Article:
1922 Encyclopædia Britannica/Russell, Bertrand Arthur William

1922 Encyclopædia Britannica
Russell, Bertrand Arthur William

See also Bertrand Russell on Wikipedia, and the disclaimer.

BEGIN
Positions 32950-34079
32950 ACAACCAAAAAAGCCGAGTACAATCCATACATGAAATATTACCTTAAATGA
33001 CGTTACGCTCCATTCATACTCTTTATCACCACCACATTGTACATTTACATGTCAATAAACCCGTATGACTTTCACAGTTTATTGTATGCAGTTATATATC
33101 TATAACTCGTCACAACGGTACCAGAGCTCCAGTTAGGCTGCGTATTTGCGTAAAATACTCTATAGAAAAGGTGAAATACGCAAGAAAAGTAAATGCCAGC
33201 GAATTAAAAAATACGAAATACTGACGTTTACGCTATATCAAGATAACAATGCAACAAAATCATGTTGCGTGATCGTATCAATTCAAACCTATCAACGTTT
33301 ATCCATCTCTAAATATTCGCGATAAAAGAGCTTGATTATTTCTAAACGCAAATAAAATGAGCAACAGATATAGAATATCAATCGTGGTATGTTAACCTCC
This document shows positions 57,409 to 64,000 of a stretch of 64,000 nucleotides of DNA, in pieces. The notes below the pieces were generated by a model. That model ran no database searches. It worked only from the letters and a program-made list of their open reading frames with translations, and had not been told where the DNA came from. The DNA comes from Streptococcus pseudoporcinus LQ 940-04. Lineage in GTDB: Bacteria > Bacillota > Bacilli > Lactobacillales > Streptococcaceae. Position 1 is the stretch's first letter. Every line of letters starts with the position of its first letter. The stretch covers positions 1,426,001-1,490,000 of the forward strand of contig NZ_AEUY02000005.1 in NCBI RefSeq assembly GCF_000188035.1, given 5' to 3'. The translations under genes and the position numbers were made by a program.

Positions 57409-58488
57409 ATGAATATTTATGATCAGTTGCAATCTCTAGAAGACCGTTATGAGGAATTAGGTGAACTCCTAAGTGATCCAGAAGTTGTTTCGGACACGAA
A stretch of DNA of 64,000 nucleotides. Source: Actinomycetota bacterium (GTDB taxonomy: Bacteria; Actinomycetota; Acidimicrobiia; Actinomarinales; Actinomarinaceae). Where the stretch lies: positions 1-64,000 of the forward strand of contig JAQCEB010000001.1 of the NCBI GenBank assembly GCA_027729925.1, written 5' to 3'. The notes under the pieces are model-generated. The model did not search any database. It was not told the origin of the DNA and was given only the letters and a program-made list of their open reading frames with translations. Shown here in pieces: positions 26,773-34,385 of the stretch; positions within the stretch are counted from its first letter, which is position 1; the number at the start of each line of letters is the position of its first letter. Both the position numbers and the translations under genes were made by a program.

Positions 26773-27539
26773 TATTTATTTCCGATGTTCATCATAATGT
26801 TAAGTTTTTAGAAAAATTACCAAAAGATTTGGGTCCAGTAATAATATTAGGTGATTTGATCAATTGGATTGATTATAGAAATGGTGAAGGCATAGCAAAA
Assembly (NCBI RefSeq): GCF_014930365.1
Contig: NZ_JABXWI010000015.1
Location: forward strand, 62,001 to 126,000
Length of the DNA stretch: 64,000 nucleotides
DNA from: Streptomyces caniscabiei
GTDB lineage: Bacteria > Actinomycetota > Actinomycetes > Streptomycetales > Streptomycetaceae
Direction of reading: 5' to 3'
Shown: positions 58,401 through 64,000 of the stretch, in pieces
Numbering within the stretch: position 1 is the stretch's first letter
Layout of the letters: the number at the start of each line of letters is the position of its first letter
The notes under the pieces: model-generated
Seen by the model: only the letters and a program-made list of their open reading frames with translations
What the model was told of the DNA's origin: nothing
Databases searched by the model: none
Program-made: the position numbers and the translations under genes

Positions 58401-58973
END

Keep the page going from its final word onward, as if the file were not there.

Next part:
RUSSELL, BERTRAND ARTHUR WILLIAM (1872-), English mathematician and philosopher, second son of Viscount Amberley and grandson of the 1st Earl Russell, was born at Chepstow May 18 1872. Educated at Trinity College, Cambridge, where he took a first-class both in the mathematical tripos and in the 2nd part of the moral sciences tripos, he remained at Cambridge as a lecturer, and became well known as a student of mathematical philosophy and a leading exponent of the views of the newer school of Realists. In June 1916, Mr. Russell, who had taken a strong line against the Government, and was a “conscientious objector,” throughout the World War, was fined £100 and £10 costs for making statements calculated to prejudice recruiting, and, in consequence, Trinity College, Cambridge, deprived him of his lectureship. His chief published works, on which his philosophical reputation was based up to the outbreak of the World War, were German Social Democracy (1896); Essay on the Foundations of Geometry (1897); Principles of Mathematics (1903); Principia Mathematica (with A. N. Whitehead, 1910) and Our Knowledge of the External World (1914). Later he published Principles of Social Reconstruction (1917); Mysticism and Logic (1918); The Analysis of Mind (1920) and (after a visit to Russia) The Theory and Practice of Bolshevism (1920).